Stephane Peterhansel says he considers himself “really lucky” to have finished second in the seventh stage of the Dakar Rally after being hamstrung by two different technical issues.
Peterhansel was fighting for stage victory with the Overdrive Toyota of Yazeed Al-Rajhi when a wheel rim on his X-raid Mini broke 40km from the finish line.
After fixing the problem and resuming the stage, 20km later the French driver felt something “really strange” in the car and it was only after arriving in the bivouac that he discovered the suspension was broken.
Despite the double whammy, the 13-time Dakar winner finished just 48 seconds behind stage winner Al-Rajhi, and crucially ahead of his two main rivals Carlos Sainz and Nasser Al-Attiyah.
Peterhansel, who has held the overall lead since the second stage, admitted that he would have “struggled” to make it to the finish had those issues propped up earlier in the day.
“Today we were really lucky,” Peterhansel told Motorsport.com. “We had two issues that could have cost us a lot. Firstly, we had a big impact with a wheel and we destroyed the rim [40km before the end]. It was not possible to remove the wheel [easily], so we lost 5 minutes just to remove it.
“Once we fixed the rim we restarted, but 20km before the finish the car felt really strange. We were sliding a lot, so we finished the stage at the speed of a taxi driver.
“Arriving at the bivouac in Sakaka, we realised that the rear [suspension] arm was broken and we need to change it. We had a general look at the car, we started to work on the car waiting for the assistance truck in the race, the T4, with the spare parts. Once the truck arrives, it will take a maximum 30 minutes to fix the problem.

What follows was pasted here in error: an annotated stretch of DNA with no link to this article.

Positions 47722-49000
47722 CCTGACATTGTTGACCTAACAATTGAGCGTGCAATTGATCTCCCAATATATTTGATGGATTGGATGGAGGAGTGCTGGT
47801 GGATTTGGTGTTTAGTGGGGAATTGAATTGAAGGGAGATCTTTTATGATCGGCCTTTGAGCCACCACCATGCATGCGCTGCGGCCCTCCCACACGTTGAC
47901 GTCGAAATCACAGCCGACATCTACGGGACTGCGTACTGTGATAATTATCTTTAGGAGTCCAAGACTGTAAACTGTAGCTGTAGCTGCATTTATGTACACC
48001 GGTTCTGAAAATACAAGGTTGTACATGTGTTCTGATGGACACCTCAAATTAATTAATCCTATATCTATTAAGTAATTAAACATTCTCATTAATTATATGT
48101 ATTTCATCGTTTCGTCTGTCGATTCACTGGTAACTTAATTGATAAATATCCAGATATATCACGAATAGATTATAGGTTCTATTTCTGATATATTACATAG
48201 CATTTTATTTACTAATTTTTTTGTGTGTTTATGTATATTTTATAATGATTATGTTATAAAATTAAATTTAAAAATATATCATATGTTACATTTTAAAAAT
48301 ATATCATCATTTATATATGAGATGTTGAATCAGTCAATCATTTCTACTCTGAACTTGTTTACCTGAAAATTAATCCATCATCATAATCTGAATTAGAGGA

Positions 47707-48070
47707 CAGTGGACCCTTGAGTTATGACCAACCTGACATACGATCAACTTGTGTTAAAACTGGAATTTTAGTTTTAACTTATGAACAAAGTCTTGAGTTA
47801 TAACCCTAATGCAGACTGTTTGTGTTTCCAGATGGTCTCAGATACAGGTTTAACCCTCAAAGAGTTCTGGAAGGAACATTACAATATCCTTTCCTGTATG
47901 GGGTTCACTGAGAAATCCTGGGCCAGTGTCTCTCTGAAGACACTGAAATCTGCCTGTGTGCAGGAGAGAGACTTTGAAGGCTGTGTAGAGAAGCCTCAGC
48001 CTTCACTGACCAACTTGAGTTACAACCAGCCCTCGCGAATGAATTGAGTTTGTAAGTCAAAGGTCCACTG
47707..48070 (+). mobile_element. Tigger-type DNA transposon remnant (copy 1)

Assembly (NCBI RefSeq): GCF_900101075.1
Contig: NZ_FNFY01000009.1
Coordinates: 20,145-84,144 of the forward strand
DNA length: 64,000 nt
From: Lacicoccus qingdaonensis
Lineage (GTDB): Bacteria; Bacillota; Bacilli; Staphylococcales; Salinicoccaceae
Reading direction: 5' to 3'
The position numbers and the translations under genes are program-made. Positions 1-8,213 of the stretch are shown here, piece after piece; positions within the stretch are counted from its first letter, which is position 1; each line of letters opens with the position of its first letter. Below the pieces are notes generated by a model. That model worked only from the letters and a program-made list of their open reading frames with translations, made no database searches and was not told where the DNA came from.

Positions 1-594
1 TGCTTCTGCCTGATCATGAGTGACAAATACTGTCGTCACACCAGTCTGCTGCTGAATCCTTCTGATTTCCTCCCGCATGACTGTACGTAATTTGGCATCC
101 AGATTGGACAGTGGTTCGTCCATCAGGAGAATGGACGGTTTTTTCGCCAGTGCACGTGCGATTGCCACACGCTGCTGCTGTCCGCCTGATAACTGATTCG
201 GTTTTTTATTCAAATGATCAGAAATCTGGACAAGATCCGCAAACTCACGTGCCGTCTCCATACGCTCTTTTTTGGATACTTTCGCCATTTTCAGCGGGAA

“We were lucky because if it happened 100km before the end, I think we would have struggled to finish. With 20km to the end, on the contrary, we managed to finish the race”.
Following his sixth finish inside the top-three, Peterhansel extended his lead over Al-Attiyah to 7m53s, gaining exactly two minutes on his Toyota rival, while Sainz slipped 41m06s behind him in the other Mini buggy.
While Peterhansel remains within striking distance of Al-Attiyah, he says he can be relieved that the rally didn’t “take another turn” in the first part of the marathon stage.
“We left Ha’il we were leading the overall with a 6 min gap on Nasser, and today less than 8 min so we are still in front,” Peterhansel said.
“We are very confident because the gap is not big, but it is still a gap. We are a bit frustrated for what happened, but honestly the relief is bigger because if the damage was bigger the race could take another turn.”
Peterhansel, Al-Attiyah and Sainz have dominated Dakar for more than a decade, having won all but two editions of the event between them since it moved away from its African-European roots in 2009.
Asked why they have been so ahead of their rivals in recent years, Peterhansel, who has added seven wins to his tally since switching to cars in 1999, said: "The three of us share the same mentality, the same determination.
“In a way it is not normal that there aren’t new drivers able to challenge us. Maybe it is the kind of discipline, but honestly, I don’t see it as normal. As we get older, also the physics responds differently, but we are still here, chasing the win.”